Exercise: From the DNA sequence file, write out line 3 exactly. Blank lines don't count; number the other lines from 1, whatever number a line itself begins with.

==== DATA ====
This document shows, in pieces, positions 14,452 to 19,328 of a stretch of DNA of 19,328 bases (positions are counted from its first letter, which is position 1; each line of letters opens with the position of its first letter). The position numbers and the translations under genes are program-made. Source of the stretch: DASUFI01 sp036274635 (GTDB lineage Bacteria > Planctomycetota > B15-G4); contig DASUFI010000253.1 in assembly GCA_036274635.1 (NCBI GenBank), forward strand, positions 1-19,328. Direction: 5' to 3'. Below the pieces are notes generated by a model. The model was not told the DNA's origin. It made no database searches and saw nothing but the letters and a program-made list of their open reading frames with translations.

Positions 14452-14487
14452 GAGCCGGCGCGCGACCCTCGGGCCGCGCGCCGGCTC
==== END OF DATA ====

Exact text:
14452 GAGCCGGCGCGCGACCCTCGGGCCGCGCGCCGGCTC